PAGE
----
Stephen J. Schueler, M.D.

Overview Symptoms Evaluation Treatment questions for doctor specialist Underlying Cause Anatomy

Wrist Dislocation Treatment

Treatment for a wrist dislocation depends on the position of the bones and the presence of an associated wrist fracture. General treatment for a wrist dislocation includes rest, elevation, cold compresses, and pain medications. The dislocated bone must be manipulated back into normal position and then immobilized in a cast to allow for bone healing. In many cases, wrist dislocations need to be relocated and repaired surgically.

Specific treatment for a wrist dislocation may include:

Wrist Dislocation Questions For Doctor

The following are some important questions to ask before and after the treatment of wrist dislocation.

Questions to ask before treatment:

  • What are my treatment options?
    • Is surgery an option for me?
  • What are the risks associated with treatment?
  • Do I need to stay in the hospital?
    • How long will I be in the hospital?
  • What are the complications I should watch for?
  • How long will I be on medication?
  • What are the potential side effects of my medication?
  • Does my medication interact with nonprescription medicines or supplements?
  • Should I take my medication with food?

Questions to ask after treatment:
  • Do I need to change my diet?
  • When can I resume my normal activities?
  • When can I return to work?
  • Do I need a special exercise program?
  • Will I need physical therapy?
  • Will I need occupational therapy?
  • What else can I do to reduce my risk for having a wrist fracture again?
  • How often will I need to see my doctor for checkups?
  • What local support and other resources are available?

Wrist Dislocation Specialist

Physicians from the following specialties evaluate and treat a wrist dislocation:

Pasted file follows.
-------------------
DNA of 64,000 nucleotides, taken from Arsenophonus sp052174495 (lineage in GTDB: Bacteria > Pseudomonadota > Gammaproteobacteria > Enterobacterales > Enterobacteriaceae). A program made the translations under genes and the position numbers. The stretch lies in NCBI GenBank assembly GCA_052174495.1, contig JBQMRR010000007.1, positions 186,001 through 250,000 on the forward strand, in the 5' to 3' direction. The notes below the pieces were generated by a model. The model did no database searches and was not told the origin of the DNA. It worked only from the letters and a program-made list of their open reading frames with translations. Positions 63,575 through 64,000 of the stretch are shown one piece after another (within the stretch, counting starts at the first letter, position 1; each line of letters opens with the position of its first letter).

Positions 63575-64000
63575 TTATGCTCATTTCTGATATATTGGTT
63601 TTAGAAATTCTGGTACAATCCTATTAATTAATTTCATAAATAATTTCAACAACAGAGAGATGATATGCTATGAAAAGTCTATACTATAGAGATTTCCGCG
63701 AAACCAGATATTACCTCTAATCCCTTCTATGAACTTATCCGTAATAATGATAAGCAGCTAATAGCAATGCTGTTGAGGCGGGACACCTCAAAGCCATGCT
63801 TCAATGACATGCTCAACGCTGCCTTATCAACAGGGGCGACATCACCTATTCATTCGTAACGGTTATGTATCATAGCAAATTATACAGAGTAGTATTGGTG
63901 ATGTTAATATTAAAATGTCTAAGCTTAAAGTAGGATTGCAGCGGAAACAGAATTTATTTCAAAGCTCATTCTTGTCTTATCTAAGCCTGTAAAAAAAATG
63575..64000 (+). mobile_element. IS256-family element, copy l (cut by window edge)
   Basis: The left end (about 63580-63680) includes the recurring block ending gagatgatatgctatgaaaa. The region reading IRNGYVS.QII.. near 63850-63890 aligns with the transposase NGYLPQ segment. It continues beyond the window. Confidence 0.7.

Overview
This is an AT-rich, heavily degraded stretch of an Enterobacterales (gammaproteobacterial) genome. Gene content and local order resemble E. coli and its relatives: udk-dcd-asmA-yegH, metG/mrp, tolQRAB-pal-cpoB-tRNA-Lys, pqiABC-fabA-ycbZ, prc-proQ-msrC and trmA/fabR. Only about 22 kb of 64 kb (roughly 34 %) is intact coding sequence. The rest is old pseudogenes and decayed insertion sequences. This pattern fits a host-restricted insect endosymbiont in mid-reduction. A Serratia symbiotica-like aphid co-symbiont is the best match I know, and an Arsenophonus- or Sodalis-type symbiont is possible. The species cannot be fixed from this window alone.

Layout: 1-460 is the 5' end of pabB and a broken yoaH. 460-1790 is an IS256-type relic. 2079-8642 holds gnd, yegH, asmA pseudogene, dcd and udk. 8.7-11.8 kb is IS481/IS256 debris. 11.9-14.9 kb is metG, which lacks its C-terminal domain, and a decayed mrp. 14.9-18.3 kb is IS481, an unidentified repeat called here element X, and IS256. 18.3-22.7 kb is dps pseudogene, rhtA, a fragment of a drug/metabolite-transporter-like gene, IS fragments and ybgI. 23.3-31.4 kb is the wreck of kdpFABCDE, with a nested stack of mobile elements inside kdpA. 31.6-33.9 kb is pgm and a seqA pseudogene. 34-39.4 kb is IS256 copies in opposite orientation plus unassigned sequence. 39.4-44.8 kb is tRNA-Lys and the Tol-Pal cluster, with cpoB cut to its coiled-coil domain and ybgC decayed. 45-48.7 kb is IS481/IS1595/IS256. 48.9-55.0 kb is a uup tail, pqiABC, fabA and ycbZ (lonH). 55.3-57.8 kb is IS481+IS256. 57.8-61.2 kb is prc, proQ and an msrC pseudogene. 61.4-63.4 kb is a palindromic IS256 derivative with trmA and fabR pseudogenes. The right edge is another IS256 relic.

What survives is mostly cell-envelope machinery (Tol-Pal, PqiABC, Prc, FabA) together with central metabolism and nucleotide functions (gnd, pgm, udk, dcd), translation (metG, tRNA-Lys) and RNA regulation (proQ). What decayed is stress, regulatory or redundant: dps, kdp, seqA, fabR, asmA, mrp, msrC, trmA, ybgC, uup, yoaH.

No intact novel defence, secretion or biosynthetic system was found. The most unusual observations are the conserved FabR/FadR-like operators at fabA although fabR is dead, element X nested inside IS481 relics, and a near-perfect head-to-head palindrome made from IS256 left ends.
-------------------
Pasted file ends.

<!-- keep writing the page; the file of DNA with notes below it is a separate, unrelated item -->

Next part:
Continue to Wrist Dislocation Underlying Cause

Last Updated: Jun 9, 2011 References
Authors: Stephen J. Schueler, MD; John H. Beckett, MD; D. Scott Gettings, MD
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PubMed Wrist Dislocation References
  1. De Schrijver F, De Smet L. Fracture of the hook of the hamate, often misdiagnosed as "wrist sprain". J Emerg Med. 2001 Jan;20(1):47-51. [11165838]
  2. Haims AH, Moore AE, Schweitzer ME, Morrison WB, Deely D, Culp RW, Forman HP. MRI in the diagnosis of cartilage injury in the wrist. AJR Am J Roentgenol. 2004 May;182(5):1267-70. [15100130]
  3. Musharafieh RS, Macari G. Salter-Harris I fractures of the distal radius misdiagnosed as wrist sprain. J Emerg Med. 2000 Oct;19(3):265-70. [11033273]
  4. Oskam J, Kingma J, Klasen HJ. Fracture of the distal forearm: epidemiological developments in the period 1971-1995. Injury. 1998 Jun;29(5):353-5. [9813678]
  5. Staebler MP, Moore DC, Akelman E, Weiss AP, Fadale PD, Crisco JJ 3rd. The effect of wrist guards on bone strain in the distal forearm. Am J Sports Med. 1999 Jul-Aug;27(4):500-6. [10424221]
  6. Wollman S. Patient education series. Sprains and strains. Nursing. 2003 Sep;33(9):47. [14501515]
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